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Disappointing Blue Jasmine – Woody Allen. Woody was, is and always will be more a Lubitsch than a Bergman



Cate Blanchett - Blue Jasmine




Blue Jasmine – Woody Allen

Woody Allen is blessed. He has a God-given gift. That gift is to make us laugh: with an articulate wit, incisive irony, and a delicious sense of the personal and metaphysical absurdity of life. Camus in drag.

His gift as an artist, is not to make us cry; to move us deeply. If the man has a melancholic, dark perspective on life and personal relationships; it is the artist who rescues him and us, with flashes of manic rebellious humour which we all instantly identify with and share. In Shakespearean terms it is his destiny to be the Fool who is always observer and commentator on the tragedies of hubris and flawed ambition that play out around him. Always the watcher: never a player. He has the mind of a Lear but the soul of a Fool; the desire of a Romeo but the heart of the Apothecary – a facilitator in the destiny of others.

Like many others before him blessed with the gift of laughter, but more culpably than most, because he has the intellect and insight to know better, Woody is drawn to the tragic to the point of undervaluing the comic genius which is his greatest talent.

There is much to admire in Blue Jasmine – not least of course Cate Blanchett’s tour-de force reincarnation of Streetcar’s Blanche Dubois. As ever with Allen the direction is austere, impeccably structured and satisfyingly unobtrusive. But just as with Tennessee Williams’s iconic play with which it has inevitably been compared, Allen’s even more shallow, domesticated script doesn’t have the substance to sustain Blanchett’s peerless performance of it. Indeed there is a sense in which Blanchett is miscast: not because she can’t handle the role; but paradoxically because she is just too strong a screen presence for an essentially shallow character – as written. There are moments in Blue Jasmine when Blanchett’s intelligence and powerful presence almost topples Allen’s Jasmine as written into someone more interesting but at odds with the rest of the film.

Jasmine is a lady-who-lunches, socially connected New York wife of a wealthy husband, financial entrepreneur, i.e. crook, Hal (Alec Balwin at his sleazily smarmy best). Everyone, including Jasmine’s sister lady-lunchees, knows the gobsmackingly obvious fact that Hal is a serial philanderer with an emotional age yet to reach double figures. When true to stereotype, Hal falls in lust with one of his youthful dalliances, Jasmine decamps to LA to join her sister adoptee Ginger trapped in a downbeat, daily grind of the supermarket checkout and surrounded by blue-collar Neanderthal guys whose most dedicated investment is in their burgeoning beer guts.

British actress Sally Hawkins does what she can with Ginger but as Allen has no feeling for the authenticity of blue-collar guys and the American working class has a different tone and voice than the British, it doesn’t really work. Ginger’s estranged husband Augie then new beau Chili (yeah, really) Bobby Cannavale look like uncomfortable refugees from Working Girl where at least their stereotypical blue-collarness was used for a comedy of manners and social mores.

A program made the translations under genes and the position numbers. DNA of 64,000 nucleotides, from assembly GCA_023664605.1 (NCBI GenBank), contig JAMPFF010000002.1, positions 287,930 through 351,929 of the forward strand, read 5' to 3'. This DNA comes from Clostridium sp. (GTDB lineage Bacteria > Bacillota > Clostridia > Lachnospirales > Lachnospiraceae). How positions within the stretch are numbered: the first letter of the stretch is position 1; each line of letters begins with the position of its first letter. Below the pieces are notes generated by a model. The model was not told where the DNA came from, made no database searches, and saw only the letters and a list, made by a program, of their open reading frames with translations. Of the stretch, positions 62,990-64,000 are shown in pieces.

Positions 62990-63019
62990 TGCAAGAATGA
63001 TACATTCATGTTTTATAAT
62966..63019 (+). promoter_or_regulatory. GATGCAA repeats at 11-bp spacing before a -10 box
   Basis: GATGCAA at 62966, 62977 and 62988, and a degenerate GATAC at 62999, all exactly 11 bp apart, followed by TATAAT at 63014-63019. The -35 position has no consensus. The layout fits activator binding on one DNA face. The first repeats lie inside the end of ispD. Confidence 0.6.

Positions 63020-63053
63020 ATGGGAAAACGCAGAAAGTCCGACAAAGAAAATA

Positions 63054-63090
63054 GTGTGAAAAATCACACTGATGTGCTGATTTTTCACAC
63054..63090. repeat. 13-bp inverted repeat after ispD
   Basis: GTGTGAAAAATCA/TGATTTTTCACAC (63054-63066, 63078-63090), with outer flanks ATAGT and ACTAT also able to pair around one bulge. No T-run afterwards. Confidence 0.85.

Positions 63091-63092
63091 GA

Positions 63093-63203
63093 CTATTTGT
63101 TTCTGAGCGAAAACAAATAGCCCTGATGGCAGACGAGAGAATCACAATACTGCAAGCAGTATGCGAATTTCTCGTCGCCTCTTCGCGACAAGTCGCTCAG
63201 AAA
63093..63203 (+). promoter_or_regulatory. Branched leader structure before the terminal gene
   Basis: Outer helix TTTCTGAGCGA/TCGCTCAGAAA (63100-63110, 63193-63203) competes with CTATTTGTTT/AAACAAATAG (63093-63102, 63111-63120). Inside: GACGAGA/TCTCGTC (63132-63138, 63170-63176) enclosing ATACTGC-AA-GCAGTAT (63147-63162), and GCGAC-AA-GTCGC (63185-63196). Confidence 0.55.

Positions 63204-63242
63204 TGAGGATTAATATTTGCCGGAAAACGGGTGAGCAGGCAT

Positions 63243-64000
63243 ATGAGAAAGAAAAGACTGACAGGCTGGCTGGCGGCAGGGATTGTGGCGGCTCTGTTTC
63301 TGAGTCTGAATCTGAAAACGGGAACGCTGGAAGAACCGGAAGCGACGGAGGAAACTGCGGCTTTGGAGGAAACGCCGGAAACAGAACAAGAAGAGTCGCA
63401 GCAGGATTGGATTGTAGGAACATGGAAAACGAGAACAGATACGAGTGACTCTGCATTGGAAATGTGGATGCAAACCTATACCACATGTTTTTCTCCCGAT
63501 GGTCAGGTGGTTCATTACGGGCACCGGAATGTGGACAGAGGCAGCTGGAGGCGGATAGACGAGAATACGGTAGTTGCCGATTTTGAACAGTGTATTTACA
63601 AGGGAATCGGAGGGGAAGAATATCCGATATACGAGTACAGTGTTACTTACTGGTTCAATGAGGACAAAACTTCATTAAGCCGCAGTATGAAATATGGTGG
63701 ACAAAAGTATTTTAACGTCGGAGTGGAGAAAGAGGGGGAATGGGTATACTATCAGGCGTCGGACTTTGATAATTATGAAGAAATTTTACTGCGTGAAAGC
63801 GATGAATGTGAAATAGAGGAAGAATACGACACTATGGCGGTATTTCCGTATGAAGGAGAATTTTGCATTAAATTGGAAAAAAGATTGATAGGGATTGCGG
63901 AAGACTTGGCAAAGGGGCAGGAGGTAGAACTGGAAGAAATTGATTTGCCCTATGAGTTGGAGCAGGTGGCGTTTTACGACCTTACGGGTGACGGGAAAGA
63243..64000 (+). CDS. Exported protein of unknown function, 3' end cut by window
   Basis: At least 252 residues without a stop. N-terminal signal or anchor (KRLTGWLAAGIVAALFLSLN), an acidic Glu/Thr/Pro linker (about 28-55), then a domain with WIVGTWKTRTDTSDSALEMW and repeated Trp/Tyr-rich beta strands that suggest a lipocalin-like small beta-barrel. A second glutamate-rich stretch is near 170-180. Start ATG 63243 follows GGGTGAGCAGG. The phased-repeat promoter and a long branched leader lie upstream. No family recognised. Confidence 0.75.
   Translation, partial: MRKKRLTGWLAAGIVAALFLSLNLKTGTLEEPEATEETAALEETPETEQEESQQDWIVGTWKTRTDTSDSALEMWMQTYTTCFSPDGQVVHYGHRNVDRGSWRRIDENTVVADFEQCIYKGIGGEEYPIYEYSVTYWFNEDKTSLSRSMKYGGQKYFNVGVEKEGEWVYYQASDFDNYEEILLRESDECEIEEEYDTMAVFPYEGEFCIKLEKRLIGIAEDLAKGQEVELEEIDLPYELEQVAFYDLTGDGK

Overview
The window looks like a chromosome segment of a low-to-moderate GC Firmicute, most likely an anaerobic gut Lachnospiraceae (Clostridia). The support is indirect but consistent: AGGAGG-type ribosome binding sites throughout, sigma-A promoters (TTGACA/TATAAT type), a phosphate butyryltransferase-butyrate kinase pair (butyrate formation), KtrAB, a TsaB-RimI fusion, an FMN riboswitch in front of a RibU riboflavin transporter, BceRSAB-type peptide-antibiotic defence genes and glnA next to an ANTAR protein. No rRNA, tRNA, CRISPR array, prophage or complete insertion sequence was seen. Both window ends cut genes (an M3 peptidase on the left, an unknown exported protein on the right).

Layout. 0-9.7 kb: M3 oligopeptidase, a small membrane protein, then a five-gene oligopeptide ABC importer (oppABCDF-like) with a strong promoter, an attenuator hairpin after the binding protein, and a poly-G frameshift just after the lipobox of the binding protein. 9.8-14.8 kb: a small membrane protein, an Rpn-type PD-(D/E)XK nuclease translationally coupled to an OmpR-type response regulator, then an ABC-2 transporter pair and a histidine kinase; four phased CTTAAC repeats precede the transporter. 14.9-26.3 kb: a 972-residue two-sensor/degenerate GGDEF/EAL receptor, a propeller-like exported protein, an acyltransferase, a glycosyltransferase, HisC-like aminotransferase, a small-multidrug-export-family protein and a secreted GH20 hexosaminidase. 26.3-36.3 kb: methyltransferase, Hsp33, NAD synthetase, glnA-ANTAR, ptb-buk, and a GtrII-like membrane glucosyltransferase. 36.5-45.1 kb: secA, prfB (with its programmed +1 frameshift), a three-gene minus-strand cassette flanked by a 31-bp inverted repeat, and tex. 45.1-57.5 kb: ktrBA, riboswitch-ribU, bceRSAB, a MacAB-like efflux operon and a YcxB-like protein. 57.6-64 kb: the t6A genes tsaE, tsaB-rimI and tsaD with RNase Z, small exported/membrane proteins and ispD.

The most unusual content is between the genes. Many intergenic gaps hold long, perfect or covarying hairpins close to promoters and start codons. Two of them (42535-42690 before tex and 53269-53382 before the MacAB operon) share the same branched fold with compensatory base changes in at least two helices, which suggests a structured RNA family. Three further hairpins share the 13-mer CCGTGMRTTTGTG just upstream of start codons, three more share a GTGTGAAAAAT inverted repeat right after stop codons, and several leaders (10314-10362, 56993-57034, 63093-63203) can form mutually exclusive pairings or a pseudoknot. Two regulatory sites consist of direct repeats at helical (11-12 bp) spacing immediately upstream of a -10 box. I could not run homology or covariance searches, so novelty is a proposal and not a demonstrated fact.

Augie and Ginger’s once-in-a-lifetime chance for financial stability rested on a $200K lottery win which went down the tubes when they invested in one of Hal’s pyramidal scams which eventually brought his and Jasmine’s wealthy life-style to an abrupt end.

So, luggaged by Louis Vuitton and fresh from a First Class flight from New York, Jasmine dumps herself on Ginger claiming that she is penniless. She makes dispiritingly half-baked efforts to adjust to the new financial and social realities of her plight but despite Blanchett’s best efforts, she remains an unlikeable snobby woman with delusions of a grandeur she never had; only with the husband-generated illegal wealth to fake it. Our only route to empathy or sympathy for Jasmine is to see her as wronged victim: but it would be hard to find an actress less suited to play victim than Cate Blanchett.

Efforts by Chili to set Jasmine up with a bloke who could get her out his weirdly coiffed hair and out of Ginger’s inadequately small flat are embarrassingly predictable and unconvincing. One longs for some lightness of touch, some style, irony – something to make us at least smile for God’s sake. But no, Woody just plays his faltering storyline and script absolutely straight.

This tale of a rather silly, indulged, kept, wealthy woman losing all her privileges through nothing more interesting than being traded in for a younger model makes it hard to care very much what happens to whom. As set up, like the now dated Streetcar Named Desire, the deepest emotion Allen can tilt for, from the very beginning is pathos. And it is true Blanchett’s talent manages to touch us briefly at the end. But there is nothing here to compare with Claire Bloom’s luminous, ethereal quality of a woman with a raw emotional sensitivity and other-worldly fragility that disabled her from the visceral reality of life. Pathos has to emerge: if you chase it, it always looks contrived.

Woody has no feeling for the expression of intimacy in personal relationships film offers: though the camera is always voyeur, it does not have to be voyeuristic. Allen is not the only Director to fail this test – David Lynch and Bertolucci are two others.

The real tragedy for me is that if, instead of following the twisty, labyrinthine paths of his personal angst into emotional territory for which he has no real instinct, Woody had honed his genius for comedy, he could have produced some timeless, perfectly achieved, comedies that would have lasted for ever. He was, is, and always will be, more of a Lubitsch than a Bergman.

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